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I Special relativity: frames of reference

  1. Mar 19, 2017 #1
    Hi people,

    I have a question about the frame of references.
    Let's have an example:
    First case: Jill on rocket and Jack stationary on Earth. Jill moves relatives to Jack 0.6c (1.8*10^8m/s). The distance is 18*10^8m. At the zero time Jack and Jill synchronize their clocks. Then Jill starts to move. When Jill arrives 18*10^8 m Jack's clock shows 10sec but Jill's clock shows 8 sec. Here we can say Jill while she moves sees distance less than 18*10^8m in factor of 0.8 then for her she moves a distance of 18*10^8*0.8 then 18*10^8*0.8/1.8*10^8m/s=8ses as she sees at her clock. That's what happens from the point of Jack's view. Jack's clock shows 10sec while when he observes Jill's clock he sees 8sec.

    pic1.jpg

    2. Second case. Now let us see what happens from the point of view of Jill. As for her she doesn't know she's moving then for her Jack is moving (with Earth) and she's stationary. Now when Jill is stationary and Jack moves away from her with velocity of 0.6c. What time will be on Jill's and Jack's clock after the same distance as in the First case?

    pic2.jpg

    The clocks of them should show exactly the same time as was in the previous case. Isn't it? As for me now Jill's clock will show 10sec and Jack's 8 sec.

    Thank you.
     

    Attached Files:

  2. jcsd
  3. Mar 19, 2017 #2

    pervect

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    Staff Emeritus
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    Already, there is an obstacle to answering your question here. The notion of clock synchronization is frame-dependent in special relativity, see any of the threads on "Einstein's train".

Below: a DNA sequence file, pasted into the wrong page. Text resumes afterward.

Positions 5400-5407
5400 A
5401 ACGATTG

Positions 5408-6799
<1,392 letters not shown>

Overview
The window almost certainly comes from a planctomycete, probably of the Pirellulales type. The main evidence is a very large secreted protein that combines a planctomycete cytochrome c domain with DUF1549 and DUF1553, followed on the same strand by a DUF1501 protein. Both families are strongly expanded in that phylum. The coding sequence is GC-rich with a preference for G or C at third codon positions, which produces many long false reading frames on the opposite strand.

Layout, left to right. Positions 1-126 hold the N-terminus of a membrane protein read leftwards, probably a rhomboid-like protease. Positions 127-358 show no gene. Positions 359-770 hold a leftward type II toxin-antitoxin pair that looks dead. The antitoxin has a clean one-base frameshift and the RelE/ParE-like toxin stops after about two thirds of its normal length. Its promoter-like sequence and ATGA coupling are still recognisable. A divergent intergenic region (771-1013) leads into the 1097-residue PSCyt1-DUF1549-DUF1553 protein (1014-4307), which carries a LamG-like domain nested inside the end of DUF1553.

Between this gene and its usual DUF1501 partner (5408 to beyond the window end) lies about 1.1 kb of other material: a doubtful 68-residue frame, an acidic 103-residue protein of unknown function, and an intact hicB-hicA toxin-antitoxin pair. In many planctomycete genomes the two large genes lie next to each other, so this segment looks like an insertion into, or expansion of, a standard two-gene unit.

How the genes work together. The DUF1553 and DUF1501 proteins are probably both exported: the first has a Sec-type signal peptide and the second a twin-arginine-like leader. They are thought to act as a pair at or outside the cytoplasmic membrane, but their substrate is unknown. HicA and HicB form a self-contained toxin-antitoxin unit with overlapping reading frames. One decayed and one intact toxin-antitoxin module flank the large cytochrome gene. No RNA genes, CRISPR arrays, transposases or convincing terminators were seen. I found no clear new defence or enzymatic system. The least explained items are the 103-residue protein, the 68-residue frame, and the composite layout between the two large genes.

A quote from Einstein on the point in question, which is also given the more formal name of "The relativity of simultaneity", the name for the general principle derived from the specific example of Einstein's Train.

    So the question doesn't have an answer without more information - you need to give more details on in what frame the clocks are to be synchronized (or alternatively, an operational procedure to perform the synchronziation). Until this is cleared up the question doesn't have a well-defined answer.
     
  4. Mar 19, 2017 #3
    thank you.

    Lets say we synchronize the clocks at the moment when Jill starts to move or in the second case the Earth starts to move that should be the same case as the first.
     
  5. Mar 19, 2017 #4
    Each of them, Jill and Jack must conduct measurements from their own rest frame.

    It is not quite correct to say, that Jill’s clock dilates relatively to Jack clock. It is better to say, that Jill’s clock dilates relatively to Jack’s rest frame and vice versa.

    Rest frame must have at least two clocks. Let’s say one is in origin and second one at point x or – x of x axis.

    If Jill moves in Jack’s frame, Jack must have one clock at point of Jill’s departure and another one at point of Jill’s arrival, 18*10^8m away.

    Then Jack synchronizes these clocks by beam of light, admitting that velocity of light is c (Einstein synchronization convention). Then, in Jack’s rest frame, these clocks show the same time.

    Then Jack compares readings of Jill’s clock with his clock Jack1 when these clocks are in immediate vicinity. Let’s say both clocks show 12 PM.

    When clock Jill arrives to clock Jack2 they compare readings again. In immediate vicinity. Clock Jill show 3 PM and clock Jack2 shows 6 PM.

    Observer Jack (rather a family of observers Jack) concludes, that clock Jill dilates.